Eli Lilly investment in Lebanon up to $9B

(The Center Square) – Eli Lilly and Company kicked off the second day of the Indiana Global Economic Summit by announcing a $5.3 billion investment slated for a major tech park.

The Indianapolis-based drug maker’s announcement Friday means the company’s project at the LEAP Research and Innovation District in Lebanon is now a $9 billion venture. The expansion will lead to 200 new jobs, bringing the total number of positions slated there to 900.

It’s the second time in a little more than a year that Lilly has announced an expansion for its planned campus at the park located halfway between Indianapolis and Purdue University. Initially, the company announced plans in May 2022 for a $2.1 billion facility that would employ 500. At the official groundbreaking in April 2023, company leaders revealed they would spend another $1.6 billion and fill 200 more new positions.

The Fortune 500 company said it would hire engineers, scientists, lab technicians, and other high-tech professionals for the campus, who would be responsible for crafting active pharmaceutical ingredients for drugs prescribed for individuals suffering from type 2 diabetes or obesity.

“Today’s announcement tops the largest manufacturing investment in our company’s history and, we believe, represents the single largest investment in synthetic medicine API manufacturing in U.S. history,” Lilly Chairman and CEO David A. Ricks said. “This multi-site campus will make our latest medicines, support pipeline growth and leverage the latest technology and automation for maximum efficiency, safety and quality control.”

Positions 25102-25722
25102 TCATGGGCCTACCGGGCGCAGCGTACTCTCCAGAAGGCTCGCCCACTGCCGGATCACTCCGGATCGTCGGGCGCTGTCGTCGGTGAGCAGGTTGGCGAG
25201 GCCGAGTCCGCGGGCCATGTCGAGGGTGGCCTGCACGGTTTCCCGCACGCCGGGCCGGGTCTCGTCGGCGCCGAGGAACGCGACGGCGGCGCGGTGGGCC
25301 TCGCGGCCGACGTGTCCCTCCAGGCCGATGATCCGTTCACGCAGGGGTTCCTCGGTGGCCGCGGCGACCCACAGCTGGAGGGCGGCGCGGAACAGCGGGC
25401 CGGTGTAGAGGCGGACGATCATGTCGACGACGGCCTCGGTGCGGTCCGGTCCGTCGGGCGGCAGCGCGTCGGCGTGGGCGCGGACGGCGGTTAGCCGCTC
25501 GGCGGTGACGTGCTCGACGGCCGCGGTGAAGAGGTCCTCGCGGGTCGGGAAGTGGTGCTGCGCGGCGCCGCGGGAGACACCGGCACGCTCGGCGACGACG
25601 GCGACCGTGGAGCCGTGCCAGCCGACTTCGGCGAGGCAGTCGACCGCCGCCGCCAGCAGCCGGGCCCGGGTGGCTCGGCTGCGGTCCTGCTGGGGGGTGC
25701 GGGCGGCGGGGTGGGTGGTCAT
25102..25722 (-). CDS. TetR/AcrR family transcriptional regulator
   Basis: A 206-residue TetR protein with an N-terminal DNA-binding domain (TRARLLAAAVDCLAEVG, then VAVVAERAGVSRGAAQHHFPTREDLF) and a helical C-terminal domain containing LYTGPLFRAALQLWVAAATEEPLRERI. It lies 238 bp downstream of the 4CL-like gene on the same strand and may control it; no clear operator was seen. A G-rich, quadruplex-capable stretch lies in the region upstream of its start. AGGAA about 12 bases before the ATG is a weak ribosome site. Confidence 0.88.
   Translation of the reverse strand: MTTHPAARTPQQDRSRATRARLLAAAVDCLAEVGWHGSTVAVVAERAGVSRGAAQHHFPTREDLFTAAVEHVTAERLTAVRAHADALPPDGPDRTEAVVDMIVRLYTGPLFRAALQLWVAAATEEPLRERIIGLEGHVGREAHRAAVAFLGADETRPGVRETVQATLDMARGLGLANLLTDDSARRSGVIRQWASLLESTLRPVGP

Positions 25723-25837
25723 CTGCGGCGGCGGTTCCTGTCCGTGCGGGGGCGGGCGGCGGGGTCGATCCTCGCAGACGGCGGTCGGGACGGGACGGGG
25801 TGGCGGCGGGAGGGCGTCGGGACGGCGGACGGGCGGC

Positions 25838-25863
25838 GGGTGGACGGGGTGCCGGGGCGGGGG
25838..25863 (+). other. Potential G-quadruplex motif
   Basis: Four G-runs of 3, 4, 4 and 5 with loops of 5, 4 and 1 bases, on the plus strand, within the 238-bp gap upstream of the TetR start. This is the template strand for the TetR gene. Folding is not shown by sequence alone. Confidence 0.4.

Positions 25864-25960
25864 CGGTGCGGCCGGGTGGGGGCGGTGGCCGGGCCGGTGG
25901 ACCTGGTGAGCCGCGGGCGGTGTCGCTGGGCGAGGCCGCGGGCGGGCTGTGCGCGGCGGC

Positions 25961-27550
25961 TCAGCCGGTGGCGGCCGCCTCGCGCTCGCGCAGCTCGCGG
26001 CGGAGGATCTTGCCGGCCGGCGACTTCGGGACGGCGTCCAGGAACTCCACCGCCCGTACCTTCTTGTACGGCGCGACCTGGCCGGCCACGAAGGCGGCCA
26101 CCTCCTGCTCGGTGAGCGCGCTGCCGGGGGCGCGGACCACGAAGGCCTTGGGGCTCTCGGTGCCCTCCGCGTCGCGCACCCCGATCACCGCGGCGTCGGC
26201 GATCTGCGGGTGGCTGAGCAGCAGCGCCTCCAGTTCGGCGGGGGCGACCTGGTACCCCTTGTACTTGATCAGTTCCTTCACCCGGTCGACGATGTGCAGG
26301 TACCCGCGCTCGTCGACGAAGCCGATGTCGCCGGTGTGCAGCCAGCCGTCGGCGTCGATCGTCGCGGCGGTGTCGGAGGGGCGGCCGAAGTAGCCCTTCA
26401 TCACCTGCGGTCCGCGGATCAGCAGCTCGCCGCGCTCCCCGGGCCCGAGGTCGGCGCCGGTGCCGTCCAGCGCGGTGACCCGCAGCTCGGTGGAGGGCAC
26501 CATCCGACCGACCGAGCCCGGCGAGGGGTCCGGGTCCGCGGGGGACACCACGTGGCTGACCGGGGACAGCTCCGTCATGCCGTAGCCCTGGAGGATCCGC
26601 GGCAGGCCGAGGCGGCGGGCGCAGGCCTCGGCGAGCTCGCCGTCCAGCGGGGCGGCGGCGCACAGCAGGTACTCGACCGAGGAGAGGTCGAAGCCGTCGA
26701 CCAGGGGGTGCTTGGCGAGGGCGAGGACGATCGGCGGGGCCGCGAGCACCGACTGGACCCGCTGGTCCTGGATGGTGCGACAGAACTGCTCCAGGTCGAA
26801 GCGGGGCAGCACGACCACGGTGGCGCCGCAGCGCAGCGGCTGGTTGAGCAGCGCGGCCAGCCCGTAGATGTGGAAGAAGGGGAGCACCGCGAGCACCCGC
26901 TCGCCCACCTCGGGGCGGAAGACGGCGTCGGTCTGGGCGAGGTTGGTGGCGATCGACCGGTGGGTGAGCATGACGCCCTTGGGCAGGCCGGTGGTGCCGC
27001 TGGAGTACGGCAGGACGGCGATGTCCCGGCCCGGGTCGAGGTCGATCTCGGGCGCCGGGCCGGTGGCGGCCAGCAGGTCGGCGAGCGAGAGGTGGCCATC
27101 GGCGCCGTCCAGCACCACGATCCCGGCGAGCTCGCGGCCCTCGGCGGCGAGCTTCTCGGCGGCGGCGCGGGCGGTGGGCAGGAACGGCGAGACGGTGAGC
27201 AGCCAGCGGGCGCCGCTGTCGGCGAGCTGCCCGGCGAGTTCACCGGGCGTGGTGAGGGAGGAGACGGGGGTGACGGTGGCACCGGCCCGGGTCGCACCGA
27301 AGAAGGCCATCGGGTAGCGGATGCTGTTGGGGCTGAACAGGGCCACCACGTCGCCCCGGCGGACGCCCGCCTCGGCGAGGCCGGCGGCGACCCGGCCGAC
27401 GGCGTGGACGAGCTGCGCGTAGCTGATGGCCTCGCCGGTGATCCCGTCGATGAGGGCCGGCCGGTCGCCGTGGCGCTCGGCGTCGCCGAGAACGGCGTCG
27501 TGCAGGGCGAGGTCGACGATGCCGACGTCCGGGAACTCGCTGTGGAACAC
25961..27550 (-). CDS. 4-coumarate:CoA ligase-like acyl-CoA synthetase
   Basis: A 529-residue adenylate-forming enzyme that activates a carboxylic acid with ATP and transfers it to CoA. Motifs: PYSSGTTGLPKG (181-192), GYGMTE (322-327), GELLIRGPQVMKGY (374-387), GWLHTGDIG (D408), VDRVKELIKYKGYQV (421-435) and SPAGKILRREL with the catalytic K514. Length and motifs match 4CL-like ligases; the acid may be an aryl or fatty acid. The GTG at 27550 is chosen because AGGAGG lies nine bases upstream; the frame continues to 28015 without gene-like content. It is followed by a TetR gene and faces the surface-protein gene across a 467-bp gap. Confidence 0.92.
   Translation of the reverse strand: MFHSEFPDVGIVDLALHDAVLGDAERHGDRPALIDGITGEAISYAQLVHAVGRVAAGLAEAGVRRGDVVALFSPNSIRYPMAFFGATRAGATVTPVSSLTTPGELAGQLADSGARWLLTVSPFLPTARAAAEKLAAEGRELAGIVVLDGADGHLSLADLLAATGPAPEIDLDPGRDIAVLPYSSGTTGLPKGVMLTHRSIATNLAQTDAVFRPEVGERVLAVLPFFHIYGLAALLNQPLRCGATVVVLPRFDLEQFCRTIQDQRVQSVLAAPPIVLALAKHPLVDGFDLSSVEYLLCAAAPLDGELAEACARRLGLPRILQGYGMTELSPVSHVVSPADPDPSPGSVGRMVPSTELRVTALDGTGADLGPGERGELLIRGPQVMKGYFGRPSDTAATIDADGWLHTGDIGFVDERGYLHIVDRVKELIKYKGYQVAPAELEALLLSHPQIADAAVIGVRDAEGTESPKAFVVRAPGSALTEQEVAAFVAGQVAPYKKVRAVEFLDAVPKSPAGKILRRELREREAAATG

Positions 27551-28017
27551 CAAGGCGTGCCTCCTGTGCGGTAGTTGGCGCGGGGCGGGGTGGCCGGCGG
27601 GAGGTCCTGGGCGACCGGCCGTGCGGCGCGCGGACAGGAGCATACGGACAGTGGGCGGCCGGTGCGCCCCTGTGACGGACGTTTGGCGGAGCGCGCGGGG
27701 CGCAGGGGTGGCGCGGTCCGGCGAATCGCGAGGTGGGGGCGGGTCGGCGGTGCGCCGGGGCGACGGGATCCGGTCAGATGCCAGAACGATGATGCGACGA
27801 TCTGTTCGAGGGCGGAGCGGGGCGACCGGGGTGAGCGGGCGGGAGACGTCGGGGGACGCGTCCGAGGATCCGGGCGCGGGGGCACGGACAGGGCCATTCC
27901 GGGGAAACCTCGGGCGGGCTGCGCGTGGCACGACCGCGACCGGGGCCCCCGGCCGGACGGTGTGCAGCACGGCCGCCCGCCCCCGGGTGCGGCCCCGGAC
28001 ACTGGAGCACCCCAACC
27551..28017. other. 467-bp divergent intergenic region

The Lebanon site is expected to start production by the end of 2026.

Friday’s news, which Ricks shared at the summit in Indianapolis alongside Gov. Eric Holcomb, also means the state will increase its investment in the project. The Indiana Economic Development Corp. has agreed to provide Lilly with another $500,000 in incentive-based training grants because of the 200 additional jobs announced. The state agency also pledged an additional $20 million in redevelopment tax credits and $15 million in road improvements at the 9,000-acre mixed-use development zone inspired by North Carolina’s Research Triangle Park.

In addition, the development arm also revised the estimated value of the tax rebates forecasted for the project to $1.2 billion over 30 years. All incentives still require final approval from the Board of Directors and the state.

There have been several studies in recent years questioning the effectiveness of offering tax credits and grants to land new businesses or help existing ones expand. However, Indiana has used such incentives to produce record levels of private-sector investments in recent years. Since the start of 2022, dozens of businesses, including Lilly, Amazon and General Motors, have chosen to spend more than $71.5 billion to locate new operations or expand upon existing sites in the state.

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Holcomb, in a statement, lauded Lilly for the “transformational role” it plays in nurturing the state’s future economy and for being the first company to invest in LEAP.

“As an international company headquartered in Indiana, Lilly had a world of options to consider before making this investment, and choosing Indiana once again reinforces the incredible environment we’ve cultivated and the talented workforce we have to carry Lilly’s success forward,” he said.

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